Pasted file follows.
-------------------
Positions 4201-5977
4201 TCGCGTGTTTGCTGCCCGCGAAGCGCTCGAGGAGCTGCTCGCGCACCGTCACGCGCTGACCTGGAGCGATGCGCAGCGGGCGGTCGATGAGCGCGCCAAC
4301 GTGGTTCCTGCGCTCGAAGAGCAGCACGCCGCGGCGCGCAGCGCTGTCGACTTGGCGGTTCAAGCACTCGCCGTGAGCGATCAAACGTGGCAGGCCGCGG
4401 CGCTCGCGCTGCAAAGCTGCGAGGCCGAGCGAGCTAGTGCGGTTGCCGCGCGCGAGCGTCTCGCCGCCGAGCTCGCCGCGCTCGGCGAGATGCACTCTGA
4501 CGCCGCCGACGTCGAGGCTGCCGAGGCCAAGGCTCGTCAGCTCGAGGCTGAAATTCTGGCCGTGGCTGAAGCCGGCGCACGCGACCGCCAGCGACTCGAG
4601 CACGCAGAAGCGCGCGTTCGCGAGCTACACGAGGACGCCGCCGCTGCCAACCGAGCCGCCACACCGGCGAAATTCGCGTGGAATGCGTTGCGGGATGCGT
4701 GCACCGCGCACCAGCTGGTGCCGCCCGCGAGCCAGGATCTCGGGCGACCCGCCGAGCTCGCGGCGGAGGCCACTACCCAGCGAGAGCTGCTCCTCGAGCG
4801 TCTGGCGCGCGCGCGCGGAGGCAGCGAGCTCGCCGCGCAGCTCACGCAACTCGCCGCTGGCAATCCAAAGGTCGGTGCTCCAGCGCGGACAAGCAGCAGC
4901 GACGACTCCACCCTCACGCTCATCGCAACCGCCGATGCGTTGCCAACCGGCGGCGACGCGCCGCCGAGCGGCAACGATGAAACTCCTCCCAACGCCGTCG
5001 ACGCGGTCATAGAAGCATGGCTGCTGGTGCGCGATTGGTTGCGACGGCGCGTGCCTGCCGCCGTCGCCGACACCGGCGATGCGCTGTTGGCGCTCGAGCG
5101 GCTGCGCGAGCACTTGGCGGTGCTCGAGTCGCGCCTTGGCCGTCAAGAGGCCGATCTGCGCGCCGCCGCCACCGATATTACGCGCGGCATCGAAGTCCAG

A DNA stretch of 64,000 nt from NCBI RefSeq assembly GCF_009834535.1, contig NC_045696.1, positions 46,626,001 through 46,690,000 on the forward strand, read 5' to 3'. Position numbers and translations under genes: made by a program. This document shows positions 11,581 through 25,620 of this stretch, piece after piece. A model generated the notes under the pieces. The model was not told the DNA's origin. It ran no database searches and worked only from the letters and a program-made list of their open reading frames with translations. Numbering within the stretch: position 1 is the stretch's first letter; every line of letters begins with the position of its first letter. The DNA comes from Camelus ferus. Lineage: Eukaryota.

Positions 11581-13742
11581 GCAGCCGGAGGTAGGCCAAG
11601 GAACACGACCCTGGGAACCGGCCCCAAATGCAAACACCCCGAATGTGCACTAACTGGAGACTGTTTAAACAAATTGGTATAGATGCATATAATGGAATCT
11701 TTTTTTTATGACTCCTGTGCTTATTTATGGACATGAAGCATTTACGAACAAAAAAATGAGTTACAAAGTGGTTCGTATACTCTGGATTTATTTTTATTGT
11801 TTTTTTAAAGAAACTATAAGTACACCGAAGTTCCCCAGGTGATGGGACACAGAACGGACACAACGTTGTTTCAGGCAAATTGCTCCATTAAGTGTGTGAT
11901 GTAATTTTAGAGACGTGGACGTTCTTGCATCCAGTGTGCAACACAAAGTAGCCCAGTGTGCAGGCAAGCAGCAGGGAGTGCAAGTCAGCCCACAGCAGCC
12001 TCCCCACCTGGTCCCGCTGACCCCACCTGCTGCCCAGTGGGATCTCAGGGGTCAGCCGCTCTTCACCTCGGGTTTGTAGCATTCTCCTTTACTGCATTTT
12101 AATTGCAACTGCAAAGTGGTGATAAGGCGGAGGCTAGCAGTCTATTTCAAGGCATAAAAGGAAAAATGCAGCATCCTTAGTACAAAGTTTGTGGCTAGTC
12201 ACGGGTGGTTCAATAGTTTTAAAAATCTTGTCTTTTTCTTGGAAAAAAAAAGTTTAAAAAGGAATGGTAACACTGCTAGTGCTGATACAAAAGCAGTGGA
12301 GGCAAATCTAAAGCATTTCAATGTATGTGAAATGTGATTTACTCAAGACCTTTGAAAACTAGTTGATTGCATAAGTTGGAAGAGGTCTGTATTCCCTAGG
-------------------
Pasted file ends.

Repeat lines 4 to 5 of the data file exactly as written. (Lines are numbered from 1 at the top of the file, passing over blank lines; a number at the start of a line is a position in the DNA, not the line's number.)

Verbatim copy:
4401 CGCTCGCGCTGCAAAGCTGCGAGGCCGAGCGAGCTAGTGCGGTTGCCGCGCGCGAGCGTCTCGCCGCCGAGCTCGCCGCGCTCGGCGAGATGCACTCTGA
4501 CGCCGCCGACGTCGAGGCTGCCGAGGCCAAGGCTCGTCAGCTCGAGGCTGAAATTCTGGCCGTGGCTGAAGCCGGCGCACGCGACCGCCAGCGACTCGAG